Math Literature Integration: Sal’s Blueberries

For this assignment, I created my first lesson plan–a unique math lesson that incorporated fun children’s literature into the learning objective. Many children (not to mention adults) are intimidated by math class, and stories that illustrate math concepts are a great way to pique their interest and excitement for math.

“Blueberries for Sal,” by Robert McCloskey, is an adorable picture book with an equally adorable story. It was one of my favorite books growing up. I actually had to dig it out of my keepsake box for this assignment! 🙂

My teacher gave me a grade of 93% for this assignment, most points docked for grammar/spelling mistakes. She also had the thought that I could use actual blueberries and little containers for the first activity for an even more hands-on approach to the story.

SOL: Grade 1

“Minnesota K-12 Academic Standards in Mathematics” (2007): “Represent real-world situations involving addition and subtraction basic facts, using objects and number sentences (

Story Summary

Blueberries for Sal

McCloskey’s (1976) book is about Little Sal, who accompanies her mother to Blueberry Mountain to pick berries to can for winter. On the other side of the mountain, Little Bear accompanies his mother up the slope to fatten up on berries for the winter. In the process of picking and eating, both Little Sal and Little Bear find themselves separated from their mothers. In their attempts to relocate their respective mothers, they each end up with the other’s mother! Will the mothers be able to locate their proper offspring?


To recognize a mathematical operation in a real-life situation. To use a visual drawing and then an equation to represent the addition and subtraction of blueberries from little Sal’s pail.


A handout with a picture of a pail like Sal’s (created in Window’s Paint and Microsoft Word) and a blue marker for each child.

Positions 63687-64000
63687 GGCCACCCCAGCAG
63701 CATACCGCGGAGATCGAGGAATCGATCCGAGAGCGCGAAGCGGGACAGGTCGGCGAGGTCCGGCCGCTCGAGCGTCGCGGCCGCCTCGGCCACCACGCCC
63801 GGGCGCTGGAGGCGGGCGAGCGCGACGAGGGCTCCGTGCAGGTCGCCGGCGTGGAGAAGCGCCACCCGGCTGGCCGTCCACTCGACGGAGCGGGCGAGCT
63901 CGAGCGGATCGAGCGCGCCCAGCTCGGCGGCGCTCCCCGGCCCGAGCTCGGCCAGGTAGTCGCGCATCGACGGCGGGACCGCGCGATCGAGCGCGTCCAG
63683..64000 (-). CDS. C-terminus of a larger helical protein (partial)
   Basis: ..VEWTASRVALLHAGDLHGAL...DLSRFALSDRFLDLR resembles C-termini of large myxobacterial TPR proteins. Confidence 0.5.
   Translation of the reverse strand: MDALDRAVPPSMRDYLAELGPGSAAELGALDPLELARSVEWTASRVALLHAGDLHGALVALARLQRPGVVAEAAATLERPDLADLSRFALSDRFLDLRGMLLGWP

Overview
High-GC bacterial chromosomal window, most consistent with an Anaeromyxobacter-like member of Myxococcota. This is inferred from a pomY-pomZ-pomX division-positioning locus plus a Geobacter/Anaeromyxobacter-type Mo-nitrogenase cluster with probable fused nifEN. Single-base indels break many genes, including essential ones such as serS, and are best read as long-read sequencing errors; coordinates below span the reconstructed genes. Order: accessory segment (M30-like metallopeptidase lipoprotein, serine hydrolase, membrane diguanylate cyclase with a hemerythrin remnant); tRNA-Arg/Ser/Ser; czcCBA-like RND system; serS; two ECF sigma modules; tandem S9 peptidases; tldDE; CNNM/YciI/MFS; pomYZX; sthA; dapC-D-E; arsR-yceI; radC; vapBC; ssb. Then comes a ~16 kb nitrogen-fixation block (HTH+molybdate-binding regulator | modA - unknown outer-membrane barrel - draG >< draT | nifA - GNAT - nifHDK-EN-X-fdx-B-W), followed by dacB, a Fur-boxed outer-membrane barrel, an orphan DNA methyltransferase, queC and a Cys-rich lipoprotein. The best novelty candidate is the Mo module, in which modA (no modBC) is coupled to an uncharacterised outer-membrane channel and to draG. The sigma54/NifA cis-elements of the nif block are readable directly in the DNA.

Literature Integration Handout Picture

Activity 1

Before I begin reading I will explain that everyone must listen carefully to the story and pay close attention when Sal is picking and putting berries in her bucket and when she is eating them out of her bucket. When she puts berries in her pail, they will draw the same number of blueberries in the pail on their handouts. When she eats them out of her pail, they will cross the same number of blueberries off their pail picture. (They will need to listen carefully, because sometimes Sal picks berries and eats them right away without putting them in her bucket.)

After I read through the story, I will have the children share how many blueberries their picture shows that Sal had left (not counting the ones they crossed out) at the end of the day. If the students followed the story closely and accurately, they will have drawn a total of 7 blueberries in the pails on their handouts, crossed out 4, leaving Sal with only 3 blueberries in her pail when she leaves Blueberry Mountain. Some of them may not have tracked the story properly and will have wrong answers. When they are finished looking over their pictures, I will go back over the story with them and use a whiteboard to visually explain how to write an equation for the number of blueberries in Sal’s pail from the story in a step-by-step, interactive fashion: 3 added (p. 8) + 1 added (p. 9) – 4 eaten (p. 9) + 3 added (p. 40) = 3 left (p. 55).

3 + 1 – 4 + 3 = 3

Activity 2

To reinforce and stretch beyond the lesson, the children will next have to write their own equation to show how many blueberries Sal would have had if she had not eaten any out of her pail. They can write out their equation in the box beside the pail on their handout. When they are done, we will compare individual processes as a class. Some may have added the 4 berries eaten to 3 remaining. Some may have added 3 + 1 + 3, leaving off the eaten number of blueberries. We will then discuss why each of these processes work and how the equations relate to the story.


McCloskey, R. (1976). Blueberries for Sal. New York, NY: Puffin Books.

Minnesota K-12 Academic Standards in Mathematics. (2007). Retrieved from Minnesota Department of Education:


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